A public art festival in South Africa should invariably mirror the range and complexities of our nation. Our public life is not uniformly simple and straightforward as might be that of a small European town. Our chequered history forces us to be inside a moment that bristles with contradiction: conflict, celebration, dizzying heights and terrible lows. The mourning period following Madiba’s death epitomised this: deep sorrow and joyous celebration played out equally. Infecting The City this year then is an infection of multiple hues. The best approach, given your time, is to engage with several daily programmes. There are works that are conceptual, aesthetically complex, whose meanings are not grasped instantly. And then there are works that grab the imagination immediately.
The absence of an overarching theme has allowed a conversation to develop amongst works. There are themes that will resonate with our immediate time and place, as well as universal ones. In particular, there are several reflections on the twenty-year democracy that is South Africa, personal desire in public spaces and cerebral investigations into form and urbanity.
In a public art festival, one would hope that curation is simply the gathering of works that converse with each other and the City. That, however, is a small fraction of the task. The rest resembles something of an abyss in a developing city: from sourcing spaces to securing viewing areas for large groups of people, to incorporating logical movement from work to work and public footfall.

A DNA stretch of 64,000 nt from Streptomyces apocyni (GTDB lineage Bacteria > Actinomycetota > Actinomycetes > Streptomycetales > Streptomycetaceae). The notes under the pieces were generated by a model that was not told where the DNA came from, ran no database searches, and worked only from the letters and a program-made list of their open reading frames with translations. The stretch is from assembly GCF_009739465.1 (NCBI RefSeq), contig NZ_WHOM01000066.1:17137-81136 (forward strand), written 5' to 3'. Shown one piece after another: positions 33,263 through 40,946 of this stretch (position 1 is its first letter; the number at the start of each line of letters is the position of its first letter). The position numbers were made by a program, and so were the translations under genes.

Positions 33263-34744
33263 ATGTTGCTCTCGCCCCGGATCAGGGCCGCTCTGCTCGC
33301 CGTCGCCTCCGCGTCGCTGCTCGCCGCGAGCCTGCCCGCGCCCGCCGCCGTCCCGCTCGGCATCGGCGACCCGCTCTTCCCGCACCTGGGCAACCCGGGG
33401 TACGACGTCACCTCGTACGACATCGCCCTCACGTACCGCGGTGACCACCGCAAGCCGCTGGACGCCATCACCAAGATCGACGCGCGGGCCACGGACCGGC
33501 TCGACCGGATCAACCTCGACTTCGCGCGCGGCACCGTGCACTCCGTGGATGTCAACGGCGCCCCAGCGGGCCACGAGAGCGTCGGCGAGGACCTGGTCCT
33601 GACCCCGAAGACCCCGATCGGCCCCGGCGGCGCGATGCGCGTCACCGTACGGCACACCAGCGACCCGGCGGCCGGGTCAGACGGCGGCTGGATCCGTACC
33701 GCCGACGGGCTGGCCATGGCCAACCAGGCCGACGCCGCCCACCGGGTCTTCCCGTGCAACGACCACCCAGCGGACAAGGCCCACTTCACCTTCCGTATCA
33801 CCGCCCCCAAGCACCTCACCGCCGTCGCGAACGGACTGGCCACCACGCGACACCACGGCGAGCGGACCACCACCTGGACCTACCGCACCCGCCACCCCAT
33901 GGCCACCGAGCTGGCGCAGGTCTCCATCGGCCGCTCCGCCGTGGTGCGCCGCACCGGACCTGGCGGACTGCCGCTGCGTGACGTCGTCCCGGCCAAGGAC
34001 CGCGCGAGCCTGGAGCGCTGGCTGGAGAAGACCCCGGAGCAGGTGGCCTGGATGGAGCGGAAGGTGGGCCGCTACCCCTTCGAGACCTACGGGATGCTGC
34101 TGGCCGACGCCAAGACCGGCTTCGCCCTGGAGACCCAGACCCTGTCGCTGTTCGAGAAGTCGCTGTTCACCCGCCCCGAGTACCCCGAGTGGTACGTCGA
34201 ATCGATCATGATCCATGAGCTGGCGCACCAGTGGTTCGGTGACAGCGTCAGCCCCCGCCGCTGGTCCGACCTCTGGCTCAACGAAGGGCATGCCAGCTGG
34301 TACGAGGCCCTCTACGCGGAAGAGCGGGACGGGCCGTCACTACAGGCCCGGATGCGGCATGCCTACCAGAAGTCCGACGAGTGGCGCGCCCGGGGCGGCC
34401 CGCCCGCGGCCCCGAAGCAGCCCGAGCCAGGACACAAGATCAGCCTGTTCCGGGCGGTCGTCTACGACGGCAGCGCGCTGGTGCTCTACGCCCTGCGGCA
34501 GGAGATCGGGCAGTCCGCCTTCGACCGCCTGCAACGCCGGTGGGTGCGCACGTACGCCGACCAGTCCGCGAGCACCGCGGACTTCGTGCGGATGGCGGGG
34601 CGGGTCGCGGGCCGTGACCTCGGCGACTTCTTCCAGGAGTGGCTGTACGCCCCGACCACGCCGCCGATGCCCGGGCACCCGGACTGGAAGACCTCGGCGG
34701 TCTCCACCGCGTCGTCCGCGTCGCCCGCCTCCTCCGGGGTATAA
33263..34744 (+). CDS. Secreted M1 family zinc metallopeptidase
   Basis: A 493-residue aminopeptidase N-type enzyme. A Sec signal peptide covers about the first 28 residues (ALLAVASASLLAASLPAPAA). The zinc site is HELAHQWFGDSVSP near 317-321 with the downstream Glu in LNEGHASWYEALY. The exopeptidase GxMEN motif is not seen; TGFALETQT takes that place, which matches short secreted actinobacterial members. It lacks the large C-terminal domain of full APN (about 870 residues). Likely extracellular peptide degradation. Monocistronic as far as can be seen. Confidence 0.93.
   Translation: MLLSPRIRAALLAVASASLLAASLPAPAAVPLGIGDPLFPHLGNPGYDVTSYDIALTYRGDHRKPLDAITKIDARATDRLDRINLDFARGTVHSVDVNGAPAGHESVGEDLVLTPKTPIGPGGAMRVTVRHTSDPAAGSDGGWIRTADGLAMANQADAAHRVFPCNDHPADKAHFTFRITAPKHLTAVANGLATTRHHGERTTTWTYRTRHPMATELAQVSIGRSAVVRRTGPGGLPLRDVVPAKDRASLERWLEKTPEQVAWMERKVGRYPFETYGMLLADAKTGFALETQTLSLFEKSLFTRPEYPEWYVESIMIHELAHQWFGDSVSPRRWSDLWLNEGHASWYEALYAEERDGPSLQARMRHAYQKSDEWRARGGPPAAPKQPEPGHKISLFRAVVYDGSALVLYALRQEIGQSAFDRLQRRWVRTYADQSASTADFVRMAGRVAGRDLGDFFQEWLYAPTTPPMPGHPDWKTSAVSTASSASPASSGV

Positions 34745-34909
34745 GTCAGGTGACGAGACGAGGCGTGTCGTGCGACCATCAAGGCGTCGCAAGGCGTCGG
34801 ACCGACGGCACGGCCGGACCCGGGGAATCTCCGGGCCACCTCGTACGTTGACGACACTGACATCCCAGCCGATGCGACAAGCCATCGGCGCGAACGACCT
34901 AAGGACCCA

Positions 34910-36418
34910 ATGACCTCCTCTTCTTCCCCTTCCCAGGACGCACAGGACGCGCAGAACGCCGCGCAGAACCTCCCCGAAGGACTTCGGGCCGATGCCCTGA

Ultimately, a public art festival is about art and the public. And as long as that public is not just a small group of in- the- know followers of art, but a complex nation of inequality, varying access, varying levels of free time; as long as it is about publics then the Festival programmes more than just the art works, it also programmes a giddy range of unknowns.
The artists on this programme deserve generous praise. Performing works that have taken large amounts of time and skill to develop, in spaces that cannot be controlled, to an audience that is unpredictable, is the ultimate show of vulnerability and courage. This combination of excellence and ability to be open to a shifting public, is rare and a gift to the City. In this regard, I also want to thank and honour the administration, management, technical support and generous sponsors who make this free public art festival very possible.
The programme follows a series of routes throughout our City. I trust that in your explorations, your enjoyment may be more than just the art works, but also of the engagement with the strangers next to you – of our gloriously complex publics with all its inequities and difficulties, deeply yearning for that glue amongst us to stick and last a little longer than our twenty years.
Jay Pather – Curator: Infecting The City